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From: TSS (
Subject: New scheme to tackle fatal sheep disease -- Wales Minister for Environment
Date: November 1, 2004 at 12:55 pm PST

New scheme to tackle fatal sheep disease


Under a new scheme to tackle Scrapie* in sheep, all farmers who report and have a confirmed case of the disease in their flock will, from today, have to cull the whole flock or blood test the flock to determine its genetic profile.

Wales’ Minister for Environment, Planning and Countryside Carwyn Jones, announced the scheme today as enforcement of the EU regulation requiring Member States to take action on sheep flocks and goat herds that report scrapie.

Mr Jones said: "It is vital to the rural economy that the sheep sector remains competitive. We can go some way to achieving that competitive edge by doing all we can to eliminate scrapie from our Welsh flocks.

"The new scheme has been developed in consultation with Welsh farmers. It applies to all farmers who report and have confirmed a case of scrapie, including members of the Voluntary Scrapie Flocks Scheme and cases identified by surveys of adult fallen stock and adult sheep at slaughter.

"The scheme requires either culling the whole flock, or blood testing the flock to determine its genetic profile. Those sheep most susceptible to scrapie will then have to be culled, enabling farmers to strengthen their flocks by breeding from more resistant animals.

"Once a case of scrapie has been confirmed, the local Animal Health Divisional Office will take steps to register the holding into the scheme. A State Veterinary Service Veterinary Officer will then be in contact to assess the flock and discuss the options available."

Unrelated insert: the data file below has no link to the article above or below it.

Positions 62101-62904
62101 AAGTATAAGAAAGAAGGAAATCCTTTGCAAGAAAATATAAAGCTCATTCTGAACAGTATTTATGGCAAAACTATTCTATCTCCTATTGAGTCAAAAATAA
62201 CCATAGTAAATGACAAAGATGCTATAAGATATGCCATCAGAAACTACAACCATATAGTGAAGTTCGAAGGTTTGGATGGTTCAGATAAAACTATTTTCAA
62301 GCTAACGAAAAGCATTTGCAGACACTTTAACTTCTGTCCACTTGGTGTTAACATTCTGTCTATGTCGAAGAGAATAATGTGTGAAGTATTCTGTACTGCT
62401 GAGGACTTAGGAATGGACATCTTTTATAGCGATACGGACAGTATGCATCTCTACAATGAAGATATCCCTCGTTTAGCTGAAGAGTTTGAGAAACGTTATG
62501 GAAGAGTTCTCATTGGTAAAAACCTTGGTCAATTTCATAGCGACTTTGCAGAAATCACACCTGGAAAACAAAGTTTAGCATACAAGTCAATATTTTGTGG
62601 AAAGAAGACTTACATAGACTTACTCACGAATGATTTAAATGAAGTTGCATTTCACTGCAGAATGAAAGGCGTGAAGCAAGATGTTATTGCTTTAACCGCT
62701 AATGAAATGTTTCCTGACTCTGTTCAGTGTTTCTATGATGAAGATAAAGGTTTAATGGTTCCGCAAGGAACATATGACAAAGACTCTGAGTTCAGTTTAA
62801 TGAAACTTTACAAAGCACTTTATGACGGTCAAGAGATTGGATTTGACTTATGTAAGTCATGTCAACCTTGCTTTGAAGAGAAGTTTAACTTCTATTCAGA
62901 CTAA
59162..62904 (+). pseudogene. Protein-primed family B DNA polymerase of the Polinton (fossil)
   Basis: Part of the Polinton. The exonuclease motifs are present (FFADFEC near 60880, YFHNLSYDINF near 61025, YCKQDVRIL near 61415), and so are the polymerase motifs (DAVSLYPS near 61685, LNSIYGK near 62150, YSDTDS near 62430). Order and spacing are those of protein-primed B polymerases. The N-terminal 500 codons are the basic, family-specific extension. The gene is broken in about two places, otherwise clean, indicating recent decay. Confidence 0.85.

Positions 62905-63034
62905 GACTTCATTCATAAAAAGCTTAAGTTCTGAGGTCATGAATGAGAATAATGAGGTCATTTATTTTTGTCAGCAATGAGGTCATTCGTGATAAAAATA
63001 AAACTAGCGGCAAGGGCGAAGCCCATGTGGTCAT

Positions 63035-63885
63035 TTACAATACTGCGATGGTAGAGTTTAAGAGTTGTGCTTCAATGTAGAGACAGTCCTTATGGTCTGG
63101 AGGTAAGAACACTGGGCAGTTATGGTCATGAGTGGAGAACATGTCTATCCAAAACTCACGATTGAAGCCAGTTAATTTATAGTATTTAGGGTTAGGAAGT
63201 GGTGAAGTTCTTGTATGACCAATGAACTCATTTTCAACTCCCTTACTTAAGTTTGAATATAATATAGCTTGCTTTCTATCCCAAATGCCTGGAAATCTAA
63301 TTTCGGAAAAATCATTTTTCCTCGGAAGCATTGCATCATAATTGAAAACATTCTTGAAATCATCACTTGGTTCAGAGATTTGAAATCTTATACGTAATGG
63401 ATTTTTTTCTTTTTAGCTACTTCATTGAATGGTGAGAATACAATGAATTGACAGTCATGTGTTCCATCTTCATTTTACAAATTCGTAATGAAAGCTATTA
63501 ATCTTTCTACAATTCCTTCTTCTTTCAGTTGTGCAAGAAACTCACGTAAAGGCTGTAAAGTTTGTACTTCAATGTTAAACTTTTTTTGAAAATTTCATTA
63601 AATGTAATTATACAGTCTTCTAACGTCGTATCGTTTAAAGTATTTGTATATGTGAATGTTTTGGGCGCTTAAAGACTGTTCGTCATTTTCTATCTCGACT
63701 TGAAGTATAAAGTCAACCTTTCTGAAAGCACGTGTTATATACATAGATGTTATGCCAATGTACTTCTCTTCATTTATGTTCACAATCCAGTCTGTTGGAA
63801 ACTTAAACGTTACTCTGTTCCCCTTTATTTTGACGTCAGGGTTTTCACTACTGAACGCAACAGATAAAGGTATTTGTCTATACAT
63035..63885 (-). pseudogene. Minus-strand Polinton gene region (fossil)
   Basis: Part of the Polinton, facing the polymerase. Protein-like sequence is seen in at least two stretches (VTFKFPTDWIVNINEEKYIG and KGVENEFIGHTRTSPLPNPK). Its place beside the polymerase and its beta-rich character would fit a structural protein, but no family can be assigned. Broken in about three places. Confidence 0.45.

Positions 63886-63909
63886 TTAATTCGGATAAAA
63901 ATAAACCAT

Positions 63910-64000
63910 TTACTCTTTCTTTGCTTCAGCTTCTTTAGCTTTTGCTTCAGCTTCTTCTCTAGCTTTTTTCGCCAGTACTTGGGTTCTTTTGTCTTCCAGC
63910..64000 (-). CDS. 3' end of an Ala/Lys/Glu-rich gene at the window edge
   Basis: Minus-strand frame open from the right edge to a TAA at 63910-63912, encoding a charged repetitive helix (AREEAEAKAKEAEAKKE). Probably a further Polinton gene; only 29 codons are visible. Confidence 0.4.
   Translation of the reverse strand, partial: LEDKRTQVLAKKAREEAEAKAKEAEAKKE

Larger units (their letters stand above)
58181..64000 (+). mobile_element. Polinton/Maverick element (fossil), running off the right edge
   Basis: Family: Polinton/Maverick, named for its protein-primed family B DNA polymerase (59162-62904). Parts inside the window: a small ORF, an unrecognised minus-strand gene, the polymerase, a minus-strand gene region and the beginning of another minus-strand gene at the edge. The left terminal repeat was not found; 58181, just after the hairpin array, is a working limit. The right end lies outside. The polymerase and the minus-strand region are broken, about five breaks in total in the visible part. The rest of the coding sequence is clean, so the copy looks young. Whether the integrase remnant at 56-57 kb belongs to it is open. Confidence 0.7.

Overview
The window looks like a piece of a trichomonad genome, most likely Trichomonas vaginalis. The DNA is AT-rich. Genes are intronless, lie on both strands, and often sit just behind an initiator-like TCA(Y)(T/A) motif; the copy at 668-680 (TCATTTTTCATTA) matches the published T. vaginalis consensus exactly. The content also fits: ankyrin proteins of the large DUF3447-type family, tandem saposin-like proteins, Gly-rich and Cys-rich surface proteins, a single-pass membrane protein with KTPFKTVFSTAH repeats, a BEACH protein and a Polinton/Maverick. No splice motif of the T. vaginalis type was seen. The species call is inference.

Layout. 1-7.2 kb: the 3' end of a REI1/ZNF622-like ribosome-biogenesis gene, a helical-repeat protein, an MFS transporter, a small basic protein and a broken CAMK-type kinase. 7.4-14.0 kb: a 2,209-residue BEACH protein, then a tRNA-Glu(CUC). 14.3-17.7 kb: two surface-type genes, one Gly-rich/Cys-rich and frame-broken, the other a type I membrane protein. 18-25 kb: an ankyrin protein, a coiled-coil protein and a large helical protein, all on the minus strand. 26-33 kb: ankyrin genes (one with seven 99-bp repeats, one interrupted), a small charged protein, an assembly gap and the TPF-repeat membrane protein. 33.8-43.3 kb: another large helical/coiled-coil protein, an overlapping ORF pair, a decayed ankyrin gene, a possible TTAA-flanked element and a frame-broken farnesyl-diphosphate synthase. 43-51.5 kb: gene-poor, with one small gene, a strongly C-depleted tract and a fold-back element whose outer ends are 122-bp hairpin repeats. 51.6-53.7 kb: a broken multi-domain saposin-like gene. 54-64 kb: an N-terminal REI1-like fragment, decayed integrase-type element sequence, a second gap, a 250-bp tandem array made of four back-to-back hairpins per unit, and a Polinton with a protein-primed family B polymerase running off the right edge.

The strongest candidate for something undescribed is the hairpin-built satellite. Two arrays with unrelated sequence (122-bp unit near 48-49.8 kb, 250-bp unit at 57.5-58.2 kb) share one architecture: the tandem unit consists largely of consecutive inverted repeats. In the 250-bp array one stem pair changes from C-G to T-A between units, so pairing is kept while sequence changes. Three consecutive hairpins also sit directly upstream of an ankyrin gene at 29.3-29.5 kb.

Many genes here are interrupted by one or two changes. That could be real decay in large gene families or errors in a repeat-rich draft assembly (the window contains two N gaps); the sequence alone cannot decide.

Compensation will be paid for animals that are culled but cannot enter the food chain. A derogation is available to delay slaughter for up to five breeding years where the level of resistance in the flock is low. This will allow the flock to remain at a viable number and to avoid inbreeding.

There are restrictions on the animals that can be sent off the holding for breeding or for the food chain. In the case of goats, culling of the whole herd is required. This is because according to current scientific advice, goats are not known to possess specific genes that confer resistance or susceptibility to Transmissible Spongiform Encephalopathies.


* Scrapie is a fatal neurological disease of sheep. It has been present in the national sheep flock for over 250 years, but is not considered to be transmissible to humans. There is a theoretical risk that BSE could be present in sheep, masked by Scrapie, although it has not been found naturally occurring in sheep. The National Scrapie Plan for Great Britain (NSP) addresses that risk.

* The legislation is not retrospective. Therefore, it only applies in Wales to flocks that have confirmed cases of scrapie after 1 November 2004.

* The standard rate of compensation is £90 for adult animals, £30 for ewes in a flock that has a derogation and £50 for a lamb or kid.

* Organisations in Wales were consulted in November 2003 for a period of 7 weeks. As a result of representation from industry a second consultation was held in June 2004 on the application of a derogation included in the EU Regulation to allow non-pregnant ewe lambs of an unknown genotype to be introduced onto holdings until December 2005.

* More information on the scheme can be found here .


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